On Tuesday, voters in Florida and Arizona head to the polls to cast their ballots in congressional primaries. Republican candidates Marco Rubio and John McCain are likely to win their primaries, but going forward, they face tough competition in November, due to a voter base fractured by pro- and anti-Trump sentiments. The senators have tried to navigate this tension delicately, which has resulted in a rather awkward back-and-forth between speaking out against Donald Trump's various controversies and endorsing the candidate (albeit tepidly). At this point, failure to take a firm stance on either side could hurt them just as much as a refusal to do so.
Rubio decided to run for reelection in June, three months after his home state of Florida voted overwhelmingly for Trump in the primary, tanking the senator's bid for the Republican presidential nomination. After he entered the senatorial race, most of his low-profile contenders dropped out. The remaining Republican candidate, Carlos Beruff, was behind Rubio some 39 points in a recent poll, NBC News reported. But Rubio's margin is much tighter in polls against his likely Democratic challenger in November, Patrick Murphy, with Rubio holding a 5.7-point lead, according to the Real Clear Politics polling average.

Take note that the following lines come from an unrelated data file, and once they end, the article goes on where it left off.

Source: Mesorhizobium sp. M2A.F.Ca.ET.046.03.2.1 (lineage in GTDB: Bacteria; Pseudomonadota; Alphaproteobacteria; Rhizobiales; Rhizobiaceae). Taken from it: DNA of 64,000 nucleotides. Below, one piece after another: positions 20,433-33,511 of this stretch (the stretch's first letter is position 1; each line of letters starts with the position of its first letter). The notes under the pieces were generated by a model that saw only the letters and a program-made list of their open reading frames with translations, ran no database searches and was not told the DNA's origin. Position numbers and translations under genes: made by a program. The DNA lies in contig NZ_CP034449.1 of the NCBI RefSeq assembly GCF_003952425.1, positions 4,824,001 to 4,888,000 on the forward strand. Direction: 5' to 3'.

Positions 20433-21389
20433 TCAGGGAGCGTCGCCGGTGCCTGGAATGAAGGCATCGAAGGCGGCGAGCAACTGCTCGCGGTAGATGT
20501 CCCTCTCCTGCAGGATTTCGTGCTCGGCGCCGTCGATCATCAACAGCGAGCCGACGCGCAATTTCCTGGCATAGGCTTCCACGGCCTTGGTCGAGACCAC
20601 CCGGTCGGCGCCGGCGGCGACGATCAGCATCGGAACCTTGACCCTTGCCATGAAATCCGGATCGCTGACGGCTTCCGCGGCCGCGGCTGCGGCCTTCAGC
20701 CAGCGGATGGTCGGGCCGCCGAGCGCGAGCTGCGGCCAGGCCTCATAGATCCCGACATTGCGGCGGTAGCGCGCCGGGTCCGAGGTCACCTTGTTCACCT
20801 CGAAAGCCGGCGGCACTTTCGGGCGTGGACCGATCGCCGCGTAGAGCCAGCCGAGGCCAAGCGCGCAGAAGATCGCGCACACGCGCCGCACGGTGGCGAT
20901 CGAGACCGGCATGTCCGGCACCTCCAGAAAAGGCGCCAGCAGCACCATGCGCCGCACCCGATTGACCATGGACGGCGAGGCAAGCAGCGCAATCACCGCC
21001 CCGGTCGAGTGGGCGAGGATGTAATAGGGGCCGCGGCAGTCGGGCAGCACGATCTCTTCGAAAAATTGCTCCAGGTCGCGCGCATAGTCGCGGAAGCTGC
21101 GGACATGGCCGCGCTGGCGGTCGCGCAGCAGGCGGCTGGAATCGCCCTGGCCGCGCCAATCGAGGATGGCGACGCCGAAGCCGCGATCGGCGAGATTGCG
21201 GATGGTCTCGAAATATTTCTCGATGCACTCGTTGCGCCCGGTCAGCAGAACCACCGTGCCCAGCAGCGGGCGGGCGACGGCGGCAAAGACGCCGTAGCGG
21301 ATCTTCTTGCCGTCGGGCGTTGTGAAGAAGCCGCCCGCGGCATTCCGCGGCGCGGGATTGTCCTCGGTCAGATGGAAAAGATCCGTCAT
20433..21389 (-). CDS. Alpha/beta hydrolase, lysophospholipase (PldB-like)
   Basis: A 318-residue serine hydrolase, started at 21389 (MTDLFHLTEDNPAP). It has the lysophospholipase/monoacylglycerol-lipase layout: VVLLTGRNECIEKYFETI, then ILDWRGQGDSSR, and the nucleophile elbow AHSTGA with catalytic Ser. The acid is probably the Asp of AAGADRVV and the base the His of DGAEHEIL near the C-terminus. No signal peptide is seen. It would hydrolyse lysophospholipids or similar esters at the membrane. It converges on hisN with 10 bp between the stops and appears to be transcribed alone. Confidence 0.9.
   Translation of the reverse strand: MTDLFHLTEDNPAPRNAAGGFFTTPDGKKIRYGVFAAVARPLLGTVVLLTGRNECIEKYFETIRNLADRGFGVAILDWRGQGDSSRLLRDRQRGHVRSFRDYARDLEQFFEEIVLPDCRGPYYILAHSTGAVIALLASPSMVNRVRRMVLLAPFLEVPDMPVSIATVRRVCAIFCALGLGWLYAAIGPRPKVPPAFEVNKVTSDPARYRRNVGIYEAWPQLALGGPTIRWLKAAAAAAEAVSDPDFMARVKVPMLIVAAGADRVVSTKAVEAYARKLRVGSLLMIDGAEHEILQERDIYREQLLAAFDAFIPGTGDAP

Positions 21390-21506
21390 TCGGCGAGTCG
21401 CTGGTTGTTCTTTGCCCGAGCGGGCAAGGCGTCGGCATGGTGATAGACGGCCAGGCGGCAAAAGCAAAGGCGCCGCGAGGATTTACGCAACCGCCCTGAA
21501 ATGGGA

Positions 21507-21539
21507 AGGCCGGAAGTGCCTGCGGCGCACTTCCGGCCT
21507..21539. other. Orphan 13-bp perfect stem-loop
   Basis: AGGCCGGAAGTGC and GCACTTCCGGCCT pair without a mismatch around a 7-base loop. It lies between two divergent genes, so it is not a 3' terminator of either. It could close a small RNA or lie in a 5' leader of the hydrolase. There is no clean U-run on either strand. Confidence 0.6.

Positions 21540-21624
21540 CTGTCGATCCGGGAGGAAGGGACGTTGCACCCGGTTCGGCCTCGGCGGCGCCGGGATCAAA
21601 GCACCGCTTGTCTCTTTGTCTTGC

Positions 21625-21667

McCain is a full 36 points ahead of his main primary challenger, Kelli Ward, in a recent CNN poll. However, his 55 percent overall support among likely primary voters isn't exactly a comfortable majority for the senator, who has held his position since 1987. Real Clear Politics puts McCain ahead of his likely Democratic challenger, Ann Kirkpatrick, by an average of eight points in three recent polls. However, a Public Policy Polling survey from June found he was only two points ahead.
Rubio and McCain both have extremely tense relationships with Trump, though they have toed the party line and officially endorsed him. McCain has been outspoken about his disdain for some of the candidate's proposals and actions. Most recently, he publicly denounced Trump's sparring with Khizr and Ghazala Khan, whose son was killed while serving in Iraq and who spoke about their experiences at the Democratic National Convention. Rubio and Trump viciously attacked one another throughout the Republican primaries, a war of words that ranged from serious policy critiques to penis jokes. And now the two senators are seeking reelection in states where Trump won the primaries by wide margins.
On the other hand, failing to disavow the candidate and revoke their endorsements could hurt them among would-be Republican voters who, out of protest for their party's presidential nominee, might stay home on Election Day. I can bet that Rubio's and McCain's Democratic challengers will use the Republicans senators' seeming lack of resolve as campaign fodder.
McCain and Rubio are, to put it succinctly, between a rock and a hard place. The entire Republican establishment has had to grapple with the party's identity and where to stand, but these two senators are among those feeling the unique pressures of this election season the most.